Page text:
Ionotropic glutamate receptors (iGLURs)

Heteromeric ligand-gated ion channels which open in response to glutamate and play a role in the mediation of excitatory synaptic transmission. They display four hydrophobic regions within its central portion.

“Kiss and Run” fusion

A mechanism by which there appears to be an incomplete and transient fusion of the vesicle membrane and plasma membrane, creating a pore-like opening through which the contents are released.


A toxin derived from sponges which binds to actin and prevents its polymerization.

Long-term depression (LTD)

A persistent reduction in synaptic efficacy resulting from either high- or low-frequency stimulation.

Long-term potentiation (LTP)

Alterations in synaptic strength that persist in brain slices and in intact animals when high-frequency tetani is applied to the perforant pathway of the hippocampus, a brain region involved in memory storage.

Mammalian target of rapamycin (mTOR)

A protein belonging to the phosphoinositol 3-kinase-related kinase protein family. It is a serine/threonine protein kinase involved in the regulation of cell growth, proliferation, motility, survival, protein synthesis, and transcription.

Membrane-associated guanylate kinase-like proteins (MAGUK) family

A family of scaffolding proteins, which are involved in the regulation and formation of cell junctions.

Messenger ribonucleoproteins (mRNPs)

A complex of messenger ribonucleic acid (mRNA) and protein. Within an RNP particle, a transcript is bound by a various sets of proteins, which change upon cotranscriptional and posttranscriptional events related to the particular transcript.

Metabotropic glutamate receptors (mGLURs)

Types of glutamate receptors, which are members of the G-protein-coupled receptors. They have seven transmembrane domains, which span the cell membrane. They do not function as ion channels like ionotropic glutamate receptors but, rather, activate biochemical cascades which, in turn, lead to the modification of other proteins and, ultimately, processes.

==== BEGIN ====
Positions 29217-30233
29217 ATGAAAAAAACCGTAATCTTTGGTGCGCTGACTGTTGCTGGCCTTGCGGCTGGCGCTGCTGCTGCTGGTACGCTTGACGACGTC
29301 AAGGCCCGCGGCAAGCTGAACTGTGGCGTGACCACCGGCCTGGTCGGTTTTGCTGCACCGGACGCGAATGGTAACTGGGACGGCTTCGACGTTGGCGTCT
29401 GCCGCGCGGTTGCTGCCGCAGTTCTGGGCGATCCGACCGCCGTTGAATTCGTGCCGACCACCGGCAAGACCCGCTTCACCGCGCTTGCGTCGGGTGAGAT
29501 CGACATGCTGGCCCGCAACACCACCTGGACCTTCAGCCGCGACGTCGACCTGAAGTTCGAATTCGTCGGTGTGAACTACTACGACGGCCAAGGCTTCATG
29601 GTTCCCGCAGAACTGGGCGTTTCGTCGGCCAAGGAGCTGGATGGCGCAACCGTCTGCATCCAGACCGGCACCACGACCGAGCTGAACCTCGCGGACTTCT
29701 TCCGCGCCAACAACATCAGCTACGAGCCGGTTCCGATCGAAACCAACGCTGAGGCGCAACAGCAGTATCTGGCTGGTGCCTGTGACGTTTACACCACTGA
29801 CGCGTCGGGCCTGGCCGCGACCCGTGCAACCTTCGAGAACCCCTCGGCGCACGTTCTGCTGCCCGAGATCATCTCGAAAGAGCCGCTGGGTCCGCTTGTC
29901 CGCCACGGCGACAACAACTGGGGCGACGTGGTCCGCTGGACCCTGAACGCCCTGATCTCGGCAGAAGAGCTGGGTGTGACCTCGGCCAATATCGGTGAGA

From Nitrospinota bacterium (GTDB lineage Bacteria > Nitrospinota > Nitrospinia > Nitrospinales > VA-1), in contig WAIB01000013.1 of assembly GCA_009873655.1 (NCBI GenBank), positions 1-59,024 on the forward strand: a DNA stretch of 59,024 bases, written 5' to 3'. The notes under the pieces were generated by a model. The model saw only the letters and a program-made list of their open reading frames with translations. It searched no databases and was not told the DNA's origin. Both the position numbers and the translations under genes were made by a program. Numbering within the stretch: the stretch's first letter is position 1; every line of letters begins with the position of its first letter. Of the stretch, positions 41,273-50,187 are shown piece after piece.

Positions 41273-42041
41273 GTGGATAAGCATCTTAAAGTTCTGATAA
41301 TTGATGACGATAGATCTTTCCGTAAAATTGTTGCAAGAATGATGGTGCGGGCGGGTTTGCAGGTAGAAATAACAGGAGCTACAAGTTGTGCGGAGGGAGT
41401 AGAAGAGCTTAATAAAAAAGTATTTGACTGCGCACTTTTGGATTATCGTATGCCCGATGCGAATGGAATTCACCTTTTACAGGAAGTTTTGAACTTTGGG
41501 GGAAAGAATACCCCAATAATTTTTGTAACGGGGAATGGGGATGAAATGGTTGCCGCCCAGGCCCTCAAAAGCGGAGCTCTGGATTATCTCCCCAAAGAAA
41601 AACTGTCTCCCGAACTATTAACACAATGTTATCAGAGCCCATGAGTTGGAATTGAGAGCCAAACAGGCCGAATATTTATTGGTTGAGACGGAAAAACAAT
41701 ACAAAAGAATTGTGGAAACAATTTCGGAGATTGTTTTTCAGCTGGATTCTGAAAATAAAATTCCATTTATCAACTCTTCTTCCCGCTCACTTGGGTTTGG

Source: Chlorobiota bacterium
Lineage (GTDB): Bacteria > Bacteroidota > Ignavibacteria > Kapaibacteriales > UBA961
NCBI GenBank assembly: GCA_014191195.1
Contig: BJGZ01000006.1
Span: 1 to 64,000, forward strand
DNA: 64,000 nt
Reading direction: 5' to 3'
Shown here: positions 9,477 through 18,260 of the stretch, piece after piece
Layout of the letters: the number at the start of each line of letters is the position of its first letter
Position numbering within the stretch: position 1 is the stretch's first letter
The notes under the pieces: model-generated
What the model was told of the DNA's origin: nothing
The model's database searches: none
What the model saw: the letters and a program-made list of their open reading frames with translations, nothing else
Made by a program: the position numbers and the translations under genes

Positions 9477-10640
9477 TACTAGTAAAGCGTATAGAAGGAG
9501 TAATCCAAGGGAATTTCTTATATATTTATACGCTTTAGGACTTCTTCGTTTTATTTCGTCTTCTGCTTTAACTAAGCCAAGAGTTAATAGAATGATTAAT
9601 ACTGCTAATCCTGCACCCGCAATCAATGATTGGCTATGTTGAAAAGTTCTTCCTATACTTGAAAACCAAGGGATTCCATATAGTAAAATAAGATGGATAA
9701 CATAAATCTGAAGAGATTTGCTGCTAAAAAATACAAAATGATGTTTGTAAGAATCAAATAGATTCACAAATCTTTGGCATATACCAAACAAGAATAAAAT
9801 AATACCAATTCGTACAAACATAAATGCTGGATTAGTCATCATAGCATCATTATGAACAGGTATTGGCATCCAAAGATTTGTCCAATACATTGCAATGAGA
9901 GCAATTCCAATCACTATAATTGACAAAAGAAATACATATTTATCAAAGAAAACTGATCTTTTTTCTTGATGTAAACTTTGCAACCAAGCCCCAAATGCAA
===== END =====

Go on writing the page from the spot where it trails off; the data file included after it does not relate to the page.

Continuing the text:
A cytoskeletal element 25 nm in diameter formed from tubulin subunits and found in axons and dendrites.

Microtubule-associated proteins (MAPs)

Accessory proteins associated with microtubules that are involved in assembly and stabilization of microtubules and binding to other microtubules or other filaments or cell organelles.


Adhesion molecules involved in transsynaptic signaling and which bind to transmembrane proteins of postsynaptic membranes, the neuroligins, to hold the synapse in register.


Adhesion molecules involved in transsynaptic signaling.

N-methyl-d-aspartic acid (NMDA)

An amino acid derivative which mimics the amino acid glutamate at the NDMA receptor (NMDAR), but has no effect on other glutamate receptors.

N-methyl-d-aspartic acid (NMDA) receptor

A glutamate receptor that regulates a channel permeable to Ca2+, K+, and Na+.


A posttranslational lipid modification of neuronal proteins.

PDZ domain

A structural domain of 80–90 amino acids. PDZ is an acronym for the first letters of the three proteins: PSD-95, Drosophila disc large tumor suppressor, and zona occludens-1 protein.


The ability of synapses or neurons to modify the manner in which incoming signals are received, modified, and/or transmitted.

Poly(A)-binding protein

A protein that links the 5′ and 3′ ends of the mRNA and promotes mRNA circularization.

Postsynaptic density

The dense area behind the postsynaptic membrane containing receptors, ion channels, scaffolding proteins, and cytoskeletal proteins.

Postsynaptic density protein-95 (PSD-95)

A molecule displaying a sequence of three repeated 90 residue domains, called PDZ (PSD-95, Drosophila disc large tumor suppressor, and zona occludens-1 protein) domains, an SH3 domain, and a guanylate kinase-like (GK) domain, which acts as a protein binding domain. PSD-95 is a member of the core scaffold complex of excitatory synapses.


A family of proteins, which are members of the Ras superfamily of monomeric G proteins.

RHO GTP/GDP exchange factor (RHO/GEF) Kalirin-7

A protein that interacts with PDZ proteins, such as PSD-95. It is involved in nerve growth and development and is important in remodeling of cortical neurons.

Ribbon synapses